Marly Youmans continues to put out superb novels. Early in 2015 I read her excellent Glimmerglass, a book about life and inspiration. Very late in 2015 I read her latest, Maze of Blood, which is naturally getting good reviews and you should buy two copies, give away one and read the other. I will hopefully be able to write something both worth reading and coherent about this excellent new novel. I've twice already written incoherently about it. Go read the book, is what I mean.

Because it's traditional for these obligatory "what I read this year" posts to also say something about what I wrote this year, I will tell you that I completed a first draft of a novel called Antosha!. It used to be called Antosha in Prague, but I have decided that an exclamation point is necessary for this one. It is some of my finest writing, some of my best thinking. Clearly unpublishable. I also have revised, for the nth time, a novel called Mona in the Desert. I am working on the pitch letter, so I can query the novel to literary agents in 2016. Mona is a nonlinear narrative about women and love, spanning 60-odd years, with large doses of literary theory and philosophy. Clearly unpublishable. Currently I am drafting a new novel, called Nowhere But North, a book about a fictional American expedition to Antarctica in 1914. It's about Emersonian ideals versus human decency, by which statement you can tell I think the two are opposed. The book is in three parts, which overlap and tell the story in sideways-reverse chronological order. Clearly unpublishable. I expect to finish the first draft come spring 2016, at which point I'll go back to Antosha! and revise that MS. I do not plan to write any more novels after I complete Nowhere But North. I do plan to buy more hats.

The German-language blogging seems to have been a mistake. I will do more English-language blogging. Possibly a foray into Esperanto at some point, too. Has anyone written a novel in Esperanto? Yes, I see that lots of people have.

What else, what else? In 2016, I plan to read more poetry, more Ruskin, the rest of Euripides, whatever Aristophanes I haven't read, more theology, more Melville, the final six (five?) books of Proust's Remembrance of Things Past, more Virginia Woolf, more Shakespeare, more early 20th-century British women novelists, a lot of Chekhov, and I don't know what else. That Le Guin trilogy, certainly. Max Frisch's Homo Faber. The German-language edition of The Hobbit I picked up a few years ago. More Henry James. I might read Middlemarch and the epic of Gilgamesh and The Long Ships finally. I'll come up with plenty of things to read, I always do.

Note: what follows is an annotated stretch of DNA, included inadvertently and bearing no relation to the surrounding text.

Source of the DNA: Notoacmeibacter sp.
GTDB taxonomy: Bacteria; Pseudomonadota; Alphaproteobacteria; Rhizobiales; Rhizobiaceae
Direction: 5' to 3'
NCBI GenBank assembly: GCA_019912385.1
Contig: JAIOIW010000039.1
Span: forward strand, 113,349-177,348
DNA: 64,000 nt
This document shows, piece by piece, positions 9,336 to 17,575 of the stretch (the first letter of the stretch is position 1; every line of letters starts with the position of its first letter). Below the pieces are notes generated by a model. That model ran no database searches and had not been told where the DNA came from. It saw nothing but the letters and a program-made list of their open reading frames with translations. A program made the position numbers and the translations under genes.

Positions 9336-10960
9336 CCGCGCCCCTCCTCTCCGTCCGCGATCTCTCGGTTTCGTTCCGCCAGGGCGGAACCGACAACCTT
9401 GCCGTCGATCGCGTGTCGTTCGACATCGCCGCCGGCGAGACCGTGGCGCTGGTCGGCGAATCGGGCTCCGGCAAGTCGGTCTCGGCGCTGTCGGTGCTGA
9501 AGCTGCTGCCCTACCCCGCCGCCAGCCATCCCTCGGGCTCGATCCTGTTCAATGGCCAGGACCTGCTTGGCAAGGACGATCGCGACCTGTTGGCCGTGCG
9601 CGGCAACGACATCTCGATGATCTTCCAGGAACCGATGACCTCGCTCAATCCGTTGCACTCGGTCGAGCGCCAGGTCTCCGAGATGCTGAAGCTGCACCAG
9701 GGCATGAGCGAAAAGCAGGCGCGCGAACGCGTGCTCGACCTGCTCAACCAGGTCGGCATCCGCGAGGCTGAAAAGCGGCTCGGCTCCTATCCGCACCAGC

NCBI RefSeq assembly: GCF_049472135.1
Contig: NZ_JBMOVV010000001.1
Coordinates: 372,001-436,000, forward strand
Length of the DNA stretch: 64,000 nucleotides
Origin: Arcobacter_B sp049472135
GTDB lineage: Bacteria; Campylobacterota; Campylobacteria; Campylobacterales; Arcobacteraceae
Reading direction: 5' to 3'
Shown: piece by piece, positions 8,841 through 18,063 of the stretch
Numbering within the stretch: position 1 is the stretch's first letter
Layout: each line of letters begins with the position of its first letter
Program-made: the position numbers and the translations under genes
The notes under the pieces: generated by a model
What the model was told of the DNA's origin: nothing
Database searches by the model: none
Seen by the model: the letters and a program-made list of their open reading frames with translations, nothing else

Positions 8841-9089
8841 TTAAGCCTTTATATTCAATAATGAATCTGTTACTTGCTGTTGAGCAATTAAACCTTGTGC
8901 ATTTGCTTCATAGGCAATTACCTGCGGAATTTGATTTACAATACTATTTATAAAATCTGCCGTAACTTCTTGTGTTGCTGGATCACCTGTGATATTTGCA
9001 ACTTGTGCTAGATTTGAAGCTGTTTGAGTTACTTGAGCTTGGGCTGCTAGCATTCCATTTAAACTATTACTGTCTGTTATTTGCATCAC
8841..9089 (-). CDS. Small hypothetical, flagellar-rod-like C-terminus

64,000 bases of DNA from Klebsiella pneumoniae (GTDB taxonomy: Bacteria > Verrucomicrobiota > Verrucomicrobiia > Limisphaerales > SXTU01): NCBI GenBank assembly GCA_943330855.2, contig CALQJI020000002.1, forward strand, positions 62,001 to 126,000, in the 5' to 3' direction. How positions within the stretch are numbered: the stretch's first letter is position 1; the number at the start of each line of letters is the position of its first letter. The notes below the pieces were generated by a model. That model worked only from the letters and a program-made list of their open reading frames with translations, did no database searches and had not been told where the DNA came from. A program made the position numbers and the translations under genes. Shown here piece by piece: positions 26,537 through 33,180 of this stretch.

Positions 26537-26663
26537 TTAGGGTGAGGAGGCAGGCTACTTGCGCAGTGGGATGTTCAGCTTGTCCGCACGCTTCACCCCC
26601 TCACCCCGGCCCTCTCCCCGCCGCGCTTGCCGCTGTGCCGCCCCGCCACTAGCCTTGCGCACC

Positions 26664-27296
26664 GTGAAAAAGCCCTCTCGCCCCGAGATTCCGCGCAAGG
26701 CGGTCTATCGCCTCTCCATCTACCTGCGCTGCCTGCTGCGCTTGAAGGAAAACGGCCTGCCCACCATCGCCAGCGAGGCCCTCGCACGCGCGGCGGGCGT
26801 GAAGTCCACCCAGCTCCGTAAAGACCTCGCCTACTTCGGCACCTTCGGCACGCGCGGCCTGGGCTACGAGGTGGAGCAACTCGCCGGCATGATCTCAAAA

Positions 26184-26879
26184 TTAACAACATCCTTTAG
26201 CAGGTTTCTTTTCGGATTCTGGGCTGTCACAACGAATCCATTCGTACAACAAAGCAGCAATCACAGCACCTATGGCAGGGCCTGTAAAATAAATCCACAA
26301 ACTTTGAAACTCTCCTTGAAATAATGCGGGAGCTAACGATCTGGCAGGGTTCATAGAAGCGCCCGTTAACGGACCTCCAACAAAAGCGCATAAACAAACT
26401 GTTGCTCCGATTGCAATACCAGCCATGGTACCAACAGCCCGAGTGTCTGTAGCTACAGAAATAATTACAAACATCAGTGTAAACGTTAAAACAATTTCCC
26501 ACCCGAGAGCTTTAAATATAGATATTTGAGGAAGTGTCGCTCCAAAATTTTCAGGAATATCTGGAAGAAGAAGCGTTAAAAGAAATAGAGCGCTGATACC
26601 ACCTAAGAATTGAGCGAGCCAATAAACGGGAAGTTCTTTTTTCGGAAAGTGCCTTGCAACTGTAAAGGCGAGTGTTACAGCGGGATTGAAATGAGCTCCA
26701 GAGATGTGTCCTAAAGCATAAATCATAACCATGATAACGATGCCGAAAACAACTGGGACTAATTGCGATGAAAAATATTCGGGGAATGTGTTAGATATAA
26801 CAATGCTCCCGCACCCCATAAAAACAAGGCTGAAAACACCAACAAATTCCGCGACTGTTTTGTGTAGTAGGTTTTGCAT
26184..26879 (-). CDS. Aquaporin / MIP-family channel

17 comments:

  1. If "Mardi" could be published in the ninetieth century (which it was), surely the Bailey manuscripts are not unpublishable in the 21st. "And that is an encouraging thought," says Gandalf.

    I'm glad to appear twice on your list. You are a grand reader.

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    1. Thank you, you are a grand writer! Thank you also for the encouraging thought.

      Do you have something coming in 2016?

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    2. Thank you in return! Writers who do not have lead books can always use an encouraging thought, I expect.

      No, I haven't submitted anything book-length lately. I have a lot of near-finished poetry manuscripts (at least three) and enough stories for about the same number of books. Then I have a novel I wrote for my youngest (I suppose it would be called a middle school novel, or maybe y.a.) that has been sitting around for years. I am going to take a break and get some of these things organized, as I have been lazy about collecting and getting shorter work out.

      I have a request for a novel from a big 5 publisher, so I'm thinking about whether I want to write one and, if so, whether I want to write the idea in my head or something else entirely.

      And I'm looking forward to reading more again when the eye trials pass.

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  2. It's an honor to garner your recommendation in a year when you've read so much good stuff. Thank you! When I'm sitting here in front of the computer late at night, it's often blogging writers and artists like you who keep me going creatively. Thanks for that too.